Sunday, June 05, 2005

The Nons and Nees have it ....

I have been following with interest the results of the rejection by French and Dutch voters of the proposed European Union constitution.

One question which surfaced in this country even before the French and Dutch votes is whether it is worth having a vote in this country given the rejection of the constitutional treaty by one or more other EU members. It is interesting that the more intelligent pro-Europeans, at least in this country, were the first people to answer "No" to that question, while the more hardline Eurosceptics have been the ones calling for a referendum in Britain to go ahead.

Surprisingly, some of the most prominent pro-Europeans on the continent do not appear to realise that ploughing on as if nothing had happened is almost guaranteed to produce more "no" votes by increasingly large majorities.

The "Non" voters in France and "Nee" voters in the Netherlands may have different views from Brit and Danish Eurosceptics on many issues, but one thing which really gets up the noses of all four groups is the propensity of the European establishment for ignoring the existence of any views they do not agree with. Even after the French 55% "Non" vote, some Brussels officials were trying to "spin" it as really being a "Yes". As one Eurosceptic MEP said, they just don't get it.

As far as I'm concerned, whether we still need a referendum in Britain depends entirely on whether the result of the votes in France and Holland will be respected. If it is accepted that the treaty is dead, then it would be a waste of time and money having a pretend vote on a dead treaty. But if there is any possibility that voters in France and Holland will be treated the way the Danes and Irish were over Maastricht and Nice, and told to vote again until they vote the way the establishment wants, then we should vote on the constitution too, and throw it out too.

In the unlikely but not impossible event that the governments of Europe are stupid enough to continue trying to force the constitution through, we should, of course, be asked to vote on the amended version with any concessions made to the French or Dutch, not on the original draft.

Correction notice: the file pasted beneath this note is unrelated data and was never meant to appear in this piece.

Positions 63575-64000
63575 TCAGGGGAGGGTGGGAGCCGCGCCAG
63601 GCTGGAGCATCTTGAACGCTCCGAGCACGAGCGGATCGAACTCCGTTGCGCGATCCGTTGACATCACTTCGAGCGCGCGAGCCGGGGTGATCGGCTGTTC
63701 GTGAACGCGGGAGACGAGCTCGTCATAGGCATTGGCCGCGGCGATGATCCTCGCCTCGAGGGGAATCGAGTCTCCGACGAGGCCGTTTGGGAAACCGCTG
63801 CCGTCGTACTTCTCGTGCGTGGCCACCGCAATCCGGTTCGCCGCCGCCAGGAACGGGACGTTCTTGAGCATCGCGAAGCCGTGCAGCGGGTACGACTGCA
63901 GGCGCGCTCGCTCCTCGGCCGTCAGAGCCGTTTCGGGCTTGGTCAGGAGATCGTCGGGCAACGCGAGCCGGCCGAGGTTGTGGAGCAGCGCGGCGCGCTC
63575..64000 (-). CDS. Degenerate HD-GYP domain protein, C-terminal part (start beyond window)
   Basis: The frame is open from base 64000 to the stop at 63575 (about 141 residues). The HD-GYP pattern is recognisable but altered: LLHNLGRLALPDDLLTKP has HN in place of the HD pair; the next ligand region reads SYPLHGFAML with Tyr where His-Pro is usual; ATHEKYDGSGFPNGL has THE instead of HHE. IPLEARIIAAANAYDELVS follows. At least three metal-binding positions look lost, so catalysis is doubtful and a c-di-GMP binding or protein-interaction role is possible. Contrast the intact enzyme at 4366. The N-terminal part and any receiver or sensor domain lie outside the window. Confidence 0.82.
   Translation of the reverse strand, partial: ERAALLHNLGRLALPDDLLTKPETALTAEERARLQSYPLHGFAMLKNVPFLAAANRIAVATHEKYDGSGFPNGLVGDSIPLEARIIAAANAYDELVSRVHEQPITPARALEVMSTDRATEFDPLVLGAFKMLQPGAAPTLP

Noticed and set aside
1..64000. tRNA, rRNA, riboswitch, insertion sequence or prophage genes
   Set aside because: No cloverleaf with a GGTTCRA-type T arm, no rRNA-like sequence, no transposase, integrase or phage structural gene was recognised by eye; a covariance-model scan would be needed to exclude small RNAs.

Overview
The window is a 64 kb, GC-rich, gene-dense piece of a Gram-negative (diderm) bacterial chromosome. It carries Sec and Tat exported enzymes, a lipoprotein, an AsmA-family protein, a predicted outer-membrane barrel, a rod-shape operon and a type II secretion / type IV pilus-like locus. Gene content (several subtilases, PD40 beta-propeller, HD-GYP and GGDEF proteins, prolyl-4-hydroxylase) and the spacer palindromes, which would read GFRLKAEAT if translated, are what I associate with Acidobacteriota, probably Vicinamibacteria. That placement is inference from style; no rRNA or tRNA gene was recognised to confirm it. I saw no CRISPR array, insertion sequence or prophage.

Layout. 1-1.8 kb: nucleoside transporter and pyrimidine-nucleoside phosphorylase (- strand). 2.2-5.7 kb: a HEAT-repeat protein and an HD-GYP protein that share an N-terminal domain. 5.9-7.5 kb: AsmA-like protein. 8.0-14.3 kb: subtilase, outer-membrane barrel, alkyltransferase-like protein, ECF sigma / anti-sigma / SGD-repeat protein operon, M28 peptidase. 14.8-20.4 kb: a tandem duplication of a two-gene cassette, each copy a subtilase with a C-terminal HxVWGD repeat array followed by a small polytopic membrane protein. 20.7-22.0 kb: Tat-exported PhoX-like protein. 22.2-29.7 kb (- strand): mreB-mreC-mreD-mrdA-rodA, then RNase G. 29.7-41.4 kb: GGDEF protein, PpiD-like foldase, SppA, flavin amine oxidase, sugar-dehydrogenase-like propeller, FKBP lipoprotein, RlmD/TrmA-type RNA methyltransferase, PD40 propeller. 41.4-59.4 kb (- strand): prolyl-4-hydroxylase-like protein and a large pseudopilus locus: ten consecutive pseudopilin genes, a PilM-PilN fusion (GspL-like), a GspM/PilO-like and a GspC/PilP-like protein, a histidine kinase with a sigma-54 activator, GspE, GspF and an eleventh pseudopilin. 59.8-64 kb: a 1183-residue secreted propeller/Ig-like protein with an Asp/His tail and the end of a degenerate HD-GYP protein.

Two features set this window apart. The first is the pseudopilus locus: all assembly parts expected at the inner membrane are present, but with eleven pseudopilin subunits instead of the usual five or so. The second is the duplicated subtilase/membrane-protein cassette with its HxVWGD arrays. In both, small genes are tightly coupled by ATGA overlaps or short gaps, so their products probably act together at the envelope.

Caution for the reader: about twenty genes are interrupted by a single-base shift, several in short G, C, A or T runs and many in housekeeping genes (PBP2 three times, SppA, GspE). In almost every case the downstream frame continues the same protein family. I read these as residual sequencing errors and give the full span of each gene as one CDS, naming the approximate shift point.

Both pro-European commentators trying to save something from the wreckage, and left-wing Eurosceptics, have been making great play with the differences between the "No" campaigns in France and Holland and the views of most eurosceptics in Britain. There is some truth in many of the points they make - if we did have a referendum in Britain you can guarantee that our "No" campaign would quote extensively from the French "Yes" campaign and vice versa.

But the idea that the "no" votes were a left wing protest against liberal (small "l") economic policies is too simplistic, and the idea that those who oppose the constitution in different countries have nothing in common is just plain wrong. There are both left wing and right wing opponents of the constitution in all EU member countries, including some pro-Europeans who happen to think that this particular draft constitution is very badly written. Constitutions should not prescribe economic policy, and it is perfectly possible to support liberal and pro-market economic policies without wanting them written into a constitution. Constitutions should be clear and succinct, and this one is neither.

The other aspect of this situation which is so-wrong headed as to be downright funny is the suggestion from people who ought to know better that the "no" votes are some kind of victory for Tony Blair. The truth is that they have released him from a difficult position which was entirely his own fault. If all the rest of Europe had voted "Yes" he would have tried to bully Britain into doing the same, at best using up every ounce of political capital he had left, more likely losing the vote and leaving office with a failure so obvious that even his spin machine could not have disguised it.

Now instead he will have to spend his six months as head of the council of ministers knocking heads together in an attempt to persuade his european colleages to see the writing on the wall. As so many British Prime Ministers before him, the would-be positive European will be seen on the continent as the arch sceptic.

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